refinement token: A Base-64 encoded string that represents a single refinement modifier that can be used to refine a search query. The string includes the name of the refiner, refinement name, and refinement value.
refiner: A configuration that is used for query refinement and is associated with one managed property.
root element: The top-level element in an XML document. It contains all other elements and is not contained by any other element, as described in [XML].
shallow refinement: A type of query refinement that is based on the aggregation of managed property statistics for only some results of a search query. The number of refined results varies according to implementation. See also deep refinement.
site collection: A set of websites that are in the same content database, have the same owner, and share administration settings. A site collection can be identified by a GUID or the URL of the top-level site for the site collection. Each site collection contains a top-level site, can contain one or more subsites, and can have a shared navigational structure.
SOAP: A lightweight protocol for exchanging structured information in a decentralized, distributed environment. SOAP uses XML technologies to define an extensible messaging framework, which provides a message construct that can be exchanged over a variety of underlying protocols. The framework has been designed to be independent of any particular programming model and other implementation-specific semantics. SOAP 1.2 supersedes SOAP 1.1. See [SOAP1.2-1/2003].
SOAP fault: A container for error and status information within a SOAP message. See [SOAP1.2-1/2007] section 5.4 for more information.
sort order: A set of rules in a search query that defines the ordering of rows in the search result. Each rule consists of a managed property, such as modified date or size, and a direction for order, such as ascending or descending. Multiple rules are applied sequentially.
subsite: A complete website that is stored in a named subdirectory of another website. The parent website can be the top-level site of a site collection or another subsite. Also referred to as subweb.
thesaurus: A file that contains a list of synonym sets. Each synonym set contains two or more terms that have the same meaning. When a search query is processed, the search is expanded to include the synonyms if the query text matches a term in the thesaurus. For example, with a synonym set of "cat, feline," a search for cat will retrieve items that contain either "cat" or "feline."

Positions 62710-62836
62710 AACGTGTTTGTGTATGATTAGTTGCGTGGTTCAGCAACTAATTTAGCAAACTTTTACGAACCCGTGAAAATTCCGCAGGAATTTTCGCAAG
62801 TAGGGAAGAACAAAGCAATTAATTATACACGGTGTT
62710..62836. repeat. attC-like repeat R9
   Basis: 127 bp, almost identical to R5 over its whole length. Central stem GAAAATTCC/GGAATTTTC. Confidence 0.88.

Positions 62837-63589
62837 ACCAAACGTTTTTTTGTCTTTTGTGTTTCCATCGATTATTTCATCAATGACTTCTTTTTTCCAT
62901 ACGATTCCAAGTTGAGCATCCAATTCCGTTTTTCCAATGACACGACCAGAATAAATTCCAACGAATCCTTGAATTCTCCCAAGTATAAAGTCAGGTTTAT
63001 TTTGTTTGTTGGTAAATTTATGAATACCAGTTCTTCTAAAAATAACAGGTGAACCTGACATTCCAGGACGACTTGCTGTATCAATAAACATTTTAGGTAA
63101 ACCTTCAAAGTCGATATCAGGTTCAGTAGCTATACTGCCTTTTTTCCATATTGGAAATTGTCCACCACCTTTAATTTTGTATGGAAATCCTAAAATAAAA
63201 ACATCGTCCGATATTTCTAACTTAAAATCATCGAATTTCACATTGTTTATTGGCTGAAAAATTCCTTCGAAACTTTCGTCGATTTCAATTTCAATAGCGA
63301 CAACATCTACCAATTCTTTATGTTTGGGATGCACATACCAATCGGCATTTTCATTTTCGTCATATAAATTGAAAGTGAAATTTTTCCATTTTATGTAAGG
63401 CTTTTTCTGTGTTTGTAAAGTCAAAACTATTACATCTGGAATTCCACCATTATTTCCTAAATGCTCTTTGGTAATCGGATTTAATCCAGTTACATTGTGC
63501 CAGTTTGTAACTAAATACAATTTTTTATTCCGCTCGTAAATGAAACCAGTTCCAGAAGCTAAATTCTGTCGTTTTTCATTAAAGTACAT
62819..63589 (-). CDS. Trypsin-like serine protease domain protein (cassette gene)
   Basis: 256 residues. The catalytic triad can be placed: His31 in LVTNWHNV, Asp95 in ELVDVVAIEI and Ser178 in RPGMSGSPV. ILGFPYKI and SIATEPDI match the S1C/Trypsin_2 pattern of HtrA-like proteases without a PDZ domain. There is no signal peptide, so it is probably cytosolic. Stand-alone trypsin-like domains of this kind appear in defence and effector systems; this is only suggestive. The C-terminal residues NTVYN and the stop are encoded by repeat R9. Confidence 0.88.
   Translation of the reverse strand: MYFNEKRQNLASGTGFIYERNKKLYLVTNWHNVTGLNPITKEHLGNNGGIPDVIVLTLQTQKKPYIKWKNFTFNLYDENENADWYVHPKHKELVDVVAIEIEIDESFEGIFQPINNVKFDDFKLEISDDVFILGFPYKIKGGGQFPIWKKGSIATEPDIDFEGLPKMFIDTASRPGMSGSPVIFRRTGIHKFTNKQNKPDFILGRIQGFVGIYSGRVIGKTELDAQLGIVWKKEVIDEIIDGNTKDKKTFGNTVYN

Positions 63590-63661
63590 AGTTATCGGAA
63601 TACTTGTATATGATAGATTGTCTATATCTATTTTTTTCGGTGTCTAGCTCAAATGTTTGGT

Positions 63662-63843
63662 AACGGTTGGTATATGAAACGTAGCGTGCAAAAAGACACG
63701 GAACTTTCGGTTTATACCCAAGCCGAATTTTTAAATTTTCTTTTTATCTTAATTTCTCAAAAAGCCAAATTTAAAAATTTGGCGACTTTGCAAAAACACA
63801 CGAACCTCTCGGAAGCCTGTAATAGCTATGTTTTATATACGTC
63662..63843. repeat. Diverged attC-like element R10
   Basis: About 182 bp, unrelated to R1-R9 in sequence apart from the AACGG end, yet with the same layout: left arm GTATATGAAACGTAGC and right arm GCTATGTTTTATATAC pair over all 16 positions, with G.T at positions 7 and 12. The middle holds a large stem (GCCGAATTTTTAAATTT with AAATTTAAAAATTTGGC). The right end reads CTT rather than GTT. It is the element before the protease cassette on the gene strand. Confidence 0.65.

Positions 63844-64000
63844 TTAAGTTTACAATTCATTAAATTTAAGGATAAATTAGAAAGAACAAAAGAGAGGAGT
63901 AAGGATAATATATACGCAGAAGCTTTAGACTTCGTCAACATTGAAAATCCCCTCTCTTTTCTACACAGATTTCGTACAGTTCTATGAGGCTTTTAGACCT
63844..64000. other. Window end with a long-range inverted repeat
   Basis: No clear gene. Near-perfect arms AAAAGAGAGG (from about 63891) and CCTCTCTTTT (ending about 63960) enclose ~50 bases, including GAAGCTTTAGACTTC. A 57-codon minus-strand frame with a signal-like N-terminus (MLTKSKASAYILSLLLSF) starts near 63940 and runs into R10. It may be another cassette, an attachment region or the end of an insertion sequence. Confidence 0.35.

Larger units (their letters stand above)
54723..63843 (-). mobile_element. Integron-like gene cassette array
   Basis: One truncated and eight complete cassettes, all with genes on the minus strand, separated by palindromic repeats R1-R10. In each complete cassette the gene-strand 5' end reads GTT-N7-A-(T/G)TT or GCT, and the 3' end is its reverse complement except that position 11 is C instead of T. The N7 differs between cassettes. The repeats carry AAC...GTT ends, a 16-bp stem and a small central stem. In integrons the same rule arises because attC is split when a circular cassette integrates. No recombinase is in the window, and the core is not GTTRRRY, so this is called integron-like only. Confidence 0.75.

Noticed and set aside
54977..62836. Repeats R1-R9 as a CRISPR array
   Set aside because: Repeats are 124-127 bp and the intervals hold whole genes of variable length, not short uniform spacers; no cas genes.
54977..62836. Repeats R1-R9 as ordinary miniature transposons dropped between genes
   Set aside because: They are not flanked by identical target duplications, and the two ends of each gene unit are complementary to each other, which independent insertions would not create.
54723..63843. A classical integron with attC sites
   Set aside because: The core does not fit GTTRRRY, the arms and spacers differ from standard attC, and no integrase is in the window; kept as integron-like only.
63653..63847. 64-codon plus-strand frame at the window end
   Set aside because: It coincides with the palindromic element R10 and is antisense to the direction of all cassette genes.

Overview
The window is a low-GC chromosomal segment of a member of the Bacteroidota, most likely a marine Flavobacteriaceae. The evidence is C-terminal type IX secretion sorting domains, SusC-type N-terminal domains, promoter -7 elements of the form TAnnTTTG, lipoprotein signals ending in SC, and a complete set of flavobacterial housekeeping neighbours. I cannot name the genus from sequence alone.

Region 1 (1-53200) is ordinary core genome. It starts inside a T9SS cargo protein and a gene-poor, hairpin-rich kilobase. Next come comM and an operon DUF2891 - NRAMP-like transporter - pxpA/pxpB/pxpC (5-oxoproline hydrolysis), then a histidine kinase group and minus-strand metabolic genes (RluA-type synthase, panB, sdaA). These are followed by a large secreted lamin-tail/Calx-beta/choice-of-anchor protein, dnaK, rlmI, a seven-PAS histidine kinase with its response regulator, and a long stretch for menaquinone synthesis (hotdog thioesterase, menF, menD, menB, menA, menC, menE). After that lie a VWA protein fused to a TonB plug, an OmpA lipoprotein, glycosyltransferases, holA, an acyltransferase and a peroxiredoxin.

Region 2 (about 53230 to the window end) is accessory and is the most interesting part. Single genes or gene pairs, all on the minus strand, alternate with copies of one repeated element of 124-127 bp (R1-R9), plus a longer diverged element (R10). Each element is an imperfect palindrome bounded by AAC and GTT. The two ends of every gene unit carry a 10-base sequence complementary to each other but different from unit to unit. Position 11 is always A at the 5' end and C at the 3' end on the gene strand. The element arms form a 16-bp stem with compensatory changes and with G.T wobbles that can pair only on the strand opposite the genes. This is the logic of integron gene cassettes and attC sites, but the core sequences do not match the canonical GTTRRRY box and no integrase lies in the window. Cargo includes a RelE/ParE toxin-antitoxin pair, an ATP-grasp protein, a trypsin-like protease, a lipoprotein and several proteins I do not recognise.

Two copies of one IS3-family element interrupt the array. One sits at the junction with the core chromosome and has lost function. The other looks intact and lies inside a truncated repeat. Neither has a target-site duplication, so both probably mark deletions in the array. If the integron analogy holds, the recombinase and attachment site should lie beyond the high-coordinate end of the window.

token: A word in an item or a search query that translates into a meaningful word or number in written text. A token is the smallest textual unit that can be matched in a search query. Examples include "cat", "AB14", or "42".
Unicode: A character encoding standard developed by the Unicode Consortium that represents almost all of the written languages of the world. The Unicode standard [UNICODE5.0.0/2007] provides three forms (UTF-8, UTF-16, and UTF-32) and seven schemes (UTF-8, UTF-16, UTF-16 BE, UTF-16 LE, UTF-32, UTF-32 LE, and UTF-32 BE).
Uniform Resource Locator (URL): A string of characters in a standardized format that identifies a document or resource on the World Wide Web. The format is as specified in [RFC1738].
visual best bet: A URL that specifies the address of an image and is assigned to a keyword by a site collection administrator as being relevant for that keyword. See also best bet.
Web Services Description Language (WSDL): An XML format for describing network services as a set of endpoints that operate on messages that contain either document-oriented or procedure-oriented information. The operations and messages are described abstractly and are bound to a concrete network protocol and message format in order to define an endpoint. Related concrete endpoints are combined into abstract endpoints, which describe a network service. WSDL is extensible, which allows the description of endpoints and their messages regardless of the message formats or network protocols that are used.
XML: The Extensible Markup Language, as described in [XML1.0].
XML namespace: A collection of names that is used to identify elements, types, and attributes in XML documents identified in a URI reference [RFC3986]. A combination of XML namespace and local name allows XML documents to use elements, types, and attributes that have the same names but come from different sources. For more information, see [XMLNS-2ED].
XML namespace prefix: An abbreviated form of an XML namespace, as described in [XML].
XML schema: A description of a type of XML document that is typically expressed in terms of constraints on the structure and content of documents of that type, in addition to the basic syntax constraints that are imposed by XML itself. An XML schema provides a view of a document type at a relatively high level of abstraction.
MAY, SHOULD, MUST, SHOULD NOT, MUST NOT: These terms (in all caps) are used as defined in [RFC2119]. All statements of optional behavior use either MAY, SHOULD, or SHOULD NOT.